Yes, we need to open-up Inaturalist in the mentioned regions! I definitely would not encourage an “explosive growth” in these regions - but I definitely think it would be an idea to introduce Inaturalist as a “tool” that can be used for citizen science and to highlight the importance of local biodiversity, environmental education and and and… - I think we would not have to be too afraid of an explosion if Inaturalist was promoted there in a “smart” way. If the way would just be to run some online event, post some advertisement on social media and such, we might get relatively higher number of observations but only few that identify (Not the way to go in my opinion). By organizing some small to medium sized events in the mentioned regions for multipliers, it would give the right context to give an understanding of what is possible with the platform and how it can be used in different ways, so ideally we would connect with educators and (citizen) scientists, people who would not only introduce Inaturalist to more people, but also train future identifiers and do capacity training by locals for locals in documentation and identification.
But do we need that, aren’t there already a lot of observations coming in every day? Yes, we need it - I think we need it for the following reasons:
Inaturalists is a community of and for people around the world to connect people and nature and to document biodiversity - but (not only) because of its origin most observations come from the Global North. Not only most of the observations, but also most of the observers- Which goes together, of course, but also leads to a second remarkable phenomenon that I think is very relevant here: A large part of the observations in the Global South are made by people from the Global North (since it was mentioned above that we have observers in these cities). By inviting more local multipliers, it might also be possible to get more local expertise - instead of people from the Global North coming to the Global South, making observations and waiting for some experts from the Global North to identify them… That reminds me of how things have been done for decades and centuries, but I do not think that is what our platform should stand for. [I know from some of the cities that Inaturalist is already being used by some young NGOs, e.g. in Ghana a local youth NGO is using it for environmental education - which is great - but there is still a lot of potential.]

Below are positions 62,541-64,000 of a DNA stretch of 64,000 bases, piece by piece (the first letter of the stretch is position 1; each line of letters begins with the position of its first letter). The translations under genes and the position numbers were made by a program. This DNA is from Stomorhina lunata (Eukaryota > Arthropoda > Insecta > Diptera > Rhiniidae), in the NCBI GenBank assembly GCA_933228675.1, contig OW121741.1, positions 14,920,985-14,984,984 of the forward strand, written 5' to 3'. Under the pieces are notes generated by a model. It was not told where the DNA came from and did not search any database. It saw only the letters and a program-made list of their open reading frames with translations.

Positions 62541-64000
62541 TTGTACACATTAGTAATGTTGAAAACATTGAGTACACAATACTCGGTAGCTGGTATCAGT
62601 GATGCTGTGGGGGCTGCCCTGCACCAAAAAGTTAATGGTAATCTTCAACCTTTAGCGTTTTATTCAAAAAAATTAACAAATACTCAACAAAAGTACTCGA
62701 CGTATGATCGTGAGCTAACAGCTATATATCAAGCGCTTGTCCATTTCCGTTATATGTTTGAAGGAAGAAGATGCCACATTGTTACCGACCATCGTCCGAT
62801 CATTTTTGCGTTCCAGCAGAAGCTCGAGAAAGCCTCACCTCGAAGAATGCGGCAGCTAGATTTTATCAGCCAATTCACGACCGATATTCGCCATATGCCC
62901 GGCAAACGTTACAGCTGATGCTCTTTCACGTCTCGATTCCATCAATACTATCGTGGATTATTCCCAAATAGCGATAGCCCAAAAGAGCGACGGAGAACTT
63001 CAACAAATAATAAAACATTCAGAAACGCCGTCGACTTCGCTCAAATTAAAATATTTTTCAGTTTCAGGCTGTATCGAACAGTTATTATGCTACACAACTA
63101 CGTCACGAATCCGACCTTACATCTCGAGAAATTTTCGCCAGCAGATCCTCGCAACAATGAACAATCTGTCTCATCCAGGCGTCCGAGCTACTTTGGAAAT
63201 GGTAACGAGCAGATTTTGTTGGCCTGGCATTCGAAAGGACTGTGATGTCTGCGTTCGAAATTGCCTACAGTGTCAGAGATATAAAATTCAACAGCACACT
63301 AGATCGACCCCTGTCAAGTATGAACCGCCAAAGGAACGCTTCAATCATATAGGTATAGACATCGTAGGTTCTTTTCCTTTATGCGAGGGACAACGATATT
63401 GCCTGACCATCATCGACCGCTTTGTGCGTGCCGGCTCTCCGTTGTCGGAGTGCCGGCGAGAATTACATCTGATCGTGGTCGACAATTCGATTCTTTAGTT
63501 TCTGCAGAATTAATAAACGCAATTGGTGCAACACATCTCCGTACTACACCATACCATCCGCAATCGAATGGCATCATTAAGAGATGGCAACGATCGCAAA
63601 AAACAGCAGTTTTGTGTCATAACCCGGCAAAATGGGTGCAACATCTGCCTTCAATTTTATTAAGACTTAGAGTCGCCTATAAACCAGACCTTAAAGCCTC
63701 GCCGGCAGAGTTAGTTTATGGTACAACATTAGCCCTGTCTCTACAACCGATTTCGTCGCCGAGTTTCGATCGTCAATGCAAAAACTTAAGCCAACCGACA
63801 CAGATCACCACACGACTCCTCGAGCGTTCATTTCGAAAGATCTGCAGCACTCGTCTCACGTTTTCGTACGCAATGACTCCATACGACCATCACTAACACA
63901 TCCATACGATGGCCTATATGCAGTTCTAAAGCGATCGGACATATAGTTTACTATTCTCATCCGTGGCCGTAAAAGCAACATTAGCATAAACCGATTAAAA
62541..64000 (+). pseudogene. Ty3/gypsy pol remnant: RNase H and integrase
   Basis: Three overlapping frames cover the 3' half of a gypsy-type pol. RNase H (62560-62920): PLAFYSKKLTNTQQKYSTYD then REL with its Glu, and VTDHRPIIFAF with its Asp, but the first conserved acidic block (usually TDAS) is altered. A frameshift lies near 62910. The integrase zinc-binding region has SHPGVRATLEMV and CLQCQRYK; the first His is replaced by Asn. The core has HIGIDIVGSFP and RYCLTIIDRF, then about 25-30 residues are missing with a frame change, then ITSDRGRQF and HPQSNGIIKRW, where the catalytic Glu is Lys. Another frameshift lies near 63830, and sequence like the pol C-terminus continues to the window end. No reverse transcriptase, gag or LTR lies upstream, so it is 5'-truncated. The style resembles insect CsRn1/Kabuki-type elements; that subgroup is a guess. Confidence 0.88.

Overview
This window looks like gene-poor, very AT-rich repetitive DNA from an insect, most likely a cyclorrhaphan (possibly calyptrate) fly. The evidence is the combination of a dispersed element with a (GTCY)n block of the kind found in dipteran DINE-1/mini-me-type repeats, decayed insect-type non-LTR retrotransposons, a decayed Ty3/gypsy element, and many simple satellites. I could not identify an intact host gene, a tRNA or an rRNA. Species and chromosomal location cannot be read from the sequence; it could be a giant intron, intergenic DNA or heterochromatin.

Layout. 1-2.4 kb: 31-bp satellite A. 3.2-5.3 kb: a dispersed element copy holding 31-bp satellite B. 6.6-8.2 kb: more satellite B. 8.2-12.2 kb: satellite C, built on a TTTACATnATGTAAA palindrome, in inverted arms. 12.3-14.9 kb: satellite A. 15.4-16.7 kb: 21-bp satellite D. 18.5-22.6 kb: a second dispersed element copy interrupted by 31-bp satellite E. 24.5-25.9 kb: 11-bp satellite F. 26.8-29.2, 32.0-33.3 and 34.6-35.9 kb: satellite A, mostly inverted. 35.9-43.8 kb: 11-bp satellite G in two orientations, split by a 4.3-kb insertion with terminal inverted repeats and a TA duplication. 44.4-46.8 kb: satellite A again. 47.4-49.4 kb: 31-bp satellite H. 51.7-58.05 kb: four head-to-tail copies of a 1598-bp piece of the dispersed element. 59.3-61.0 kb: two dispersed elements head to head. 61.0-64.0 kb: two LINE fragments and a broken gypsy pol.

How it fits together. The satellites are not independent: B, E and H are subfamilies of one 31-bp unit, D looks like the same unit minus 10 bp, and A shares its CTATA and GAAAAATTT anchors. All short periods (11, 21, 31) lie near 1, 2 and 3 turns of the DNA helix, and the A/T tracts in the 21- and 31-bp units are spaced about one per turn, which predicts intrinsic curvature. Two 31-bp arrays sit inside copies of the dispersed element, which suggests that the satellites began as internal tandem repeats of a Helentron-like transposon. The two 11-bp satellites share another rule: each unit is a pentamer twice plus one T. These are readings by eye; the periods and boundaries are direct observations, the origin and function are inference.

I know I didn’t mention the challenge of mass growth for the platform system, but I think it’s not that relevant, since I wouldn’t try to promote non-selective mass growth in the region, but rather (as mentioned) try to connect with local multipliers. Would it be worthwhile to do capacity building with some young local NGOs? I think it would be great if a platform like this would encourage AND help local people to connect with nature and record biodiversity - for this to work it might help to invest some monetary resources like sturdy simple digital cameras, books and such that could be shared through the local NGOs - but these are one-time investments that would also enable more non-privileged young local people to start observing. (No - not everything is possible with a phone these days :wink: , and a good phone or simple camera is not something that everyone can afford).